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Seven Potential Signs of Racial Discrimination in Your Workplace

Racial discrimination is a pernicious and surprisingly common problem in workplaces throughout the United States. Even in companies that pride themselves on inclusivity and diversity, it is possible that you might become the victim of discriminatory action. That is why you should stay on the lookout for these seven potential signs of racial discrimination in your workplace:


  • People of color are absent among higher levels of the company

    • One potential sign of racial discrimination at a company is that people of color are present at its lowest levels, but not among its managers, executives or directors. That may indicate the company is not comfortable putting people of color in positions of authority, and may be interfering with efforts to promote non-white people to higher levels.

  • Your employer discourages discussing pay

    • Another potential sign of racial discrimination (or any type of discrimination) is that your employer does not want its employees to discuss their pay or other compensation. That can be a sign the company is aware of pay disparities among its employees and does not want them to become aware of it.

  • Other employees make inappropriate jokes without consequence

    • Racial discrimination can also manifest as inappropriate jokes or statements that rely on racist stereotypes or other forms of bigotry. If this sort of behavior is tolerated by the company, it can be a sign of a bigger problem with the company’s culture.

  • Different employees suffer different punishments for the same offense

    • Racial discrimination can be more subtle as well, manifesting as unequal punishment for the same offense. For example, if a white employee and a black employee both fail to adhere to the dress code, but only the black employee is formally disciplined while the white employee gets a warning, that may indicate discrimination.

  • Some employees do not get invited to meetings, seminars, or training sessions

    • Another more subtle sign of racial discrimination is when certain employees do not get invited to special events, such as meetings, seminars, or training sessions. By missing out on these events, people of color may miss out on networking or promotion opportunities, hindering their career prospects.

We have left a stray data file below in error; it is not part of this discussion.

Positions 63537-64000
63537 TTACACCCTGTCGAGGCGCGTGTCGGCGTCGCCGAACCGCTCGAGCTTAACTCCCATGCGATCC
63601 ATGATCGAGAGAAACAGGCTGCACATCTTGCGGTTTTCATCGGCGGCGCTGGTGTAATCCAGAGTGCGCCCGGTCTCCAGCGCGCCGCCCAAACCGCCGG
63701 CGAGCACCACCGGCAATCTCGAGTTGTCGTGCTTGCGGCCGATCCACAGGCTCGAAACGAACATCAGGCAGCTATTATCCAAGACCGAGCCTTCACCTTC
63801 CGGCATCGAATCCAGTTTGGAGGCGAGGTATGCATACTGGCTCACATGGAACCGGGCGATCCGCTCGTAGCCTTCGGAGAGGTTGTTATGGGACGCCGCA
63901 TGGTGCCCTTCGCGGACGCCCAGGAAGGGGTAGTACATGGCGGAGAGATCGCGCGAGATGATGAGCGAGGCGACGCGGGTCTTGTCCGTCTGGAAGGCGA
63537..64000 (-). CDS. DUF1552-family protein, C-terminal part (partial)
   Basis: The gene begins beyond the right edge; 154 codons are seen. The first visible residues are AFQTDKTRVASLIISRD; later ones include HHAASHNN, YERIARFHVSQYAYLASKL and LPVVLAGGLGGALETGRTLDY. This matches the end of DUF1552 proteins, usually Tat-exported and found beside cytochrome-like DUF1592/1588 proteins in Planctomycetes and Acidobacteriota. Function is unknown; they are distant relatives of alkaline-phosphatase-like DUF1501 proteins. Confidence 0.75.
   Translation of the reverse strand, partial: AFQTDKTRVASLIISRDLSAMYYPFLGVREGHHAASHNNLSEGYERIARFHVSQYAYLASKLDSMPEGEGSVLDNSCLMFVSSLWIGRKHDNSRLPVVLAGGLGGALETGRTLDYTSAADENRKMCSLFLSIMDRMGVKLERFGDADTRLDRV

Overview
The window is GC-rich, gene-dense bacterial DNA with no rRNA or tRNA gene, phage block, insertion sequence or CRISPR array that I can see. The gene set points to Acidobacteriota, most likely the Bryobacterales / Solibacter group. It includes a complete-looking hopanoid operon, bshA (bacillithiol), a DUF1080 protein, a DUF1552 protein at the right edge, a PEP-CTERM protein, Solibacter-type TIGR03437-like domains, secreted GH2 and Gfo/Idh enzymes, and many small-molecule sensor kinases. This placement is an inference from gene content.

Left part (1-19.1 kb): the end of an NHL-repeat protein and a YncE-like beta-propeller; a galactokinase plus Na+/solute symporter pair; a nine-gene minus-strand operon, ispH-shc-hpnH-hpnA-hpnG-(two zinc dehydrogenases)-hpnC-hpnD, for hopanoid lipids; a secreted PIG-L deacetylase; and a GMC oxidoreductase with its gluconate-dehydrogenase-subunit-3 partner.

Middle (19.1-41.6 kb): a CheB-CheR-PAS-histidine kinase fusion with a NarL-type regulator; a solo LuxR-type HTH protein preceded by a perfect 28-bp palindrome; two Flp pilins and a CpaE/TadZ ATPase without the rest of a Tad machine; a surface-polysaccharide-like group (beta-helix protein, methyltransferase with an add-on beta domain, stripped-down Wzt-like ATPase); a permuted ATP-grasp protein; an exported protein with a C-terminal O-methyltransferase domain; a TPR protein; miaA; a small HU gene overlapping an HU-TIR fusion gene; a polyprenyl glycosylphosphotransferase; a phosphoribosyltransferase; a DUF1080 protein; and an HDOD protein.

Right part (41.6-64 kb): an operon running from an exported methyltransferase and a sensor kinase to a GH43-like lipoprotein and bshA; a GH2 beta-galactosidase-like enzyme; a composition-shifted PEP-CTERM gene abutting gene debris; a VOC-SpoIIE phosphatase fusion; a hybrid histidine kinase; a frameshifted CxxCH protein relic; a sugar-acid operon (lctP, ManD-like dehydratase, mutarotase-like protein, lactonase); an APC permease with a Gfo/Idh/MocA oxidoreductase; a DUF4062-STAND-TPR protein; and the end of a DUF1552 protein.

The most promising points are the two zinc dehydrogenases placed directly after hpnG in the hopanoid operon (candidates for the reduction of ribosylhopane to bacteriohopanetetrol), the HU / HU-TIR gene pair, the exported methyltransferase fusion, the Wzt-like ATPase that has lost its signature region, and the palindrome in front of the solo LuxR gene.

• Some employees have more trouble scheduling days off

    • Employers may also choose to make things harder for certain employees by refusing to grant them time off, even when requested far in advance. As a result, employees may miss out on the ability to take vacations or call out sick, denying them the benefits they are otherwise entitled to.

  • Your employer retaliates when someone reports discrimination

    • Finally, be on the lookout for when an employer reacts poorly to a report of racial discrimination and attempts to retaliate against the reporter. If this happens to you or another employee, you should contact a lawyer with experience handling discrimination cases.

Steven Mitchell Sack, the Employee’s Lawyer, is a New York employment lawyer with more than 41 years’ experience handling the many aspects of employment law. His new book, “Fired!: Protect Your Rights & FIGHT BACK If You’re Terminated, Laid Off, Downsized, Restructured, Forced to Resign or Quit,” is available in hardback, and contains valuable advice on dealing with employment and labor law issues. To purchase the book, feel free to contact Steven Sack at 917-371-8000 or visit the website at To inquire about a legal matter, please feel free to contact attorney Steven Sack at 917-371-8000 or

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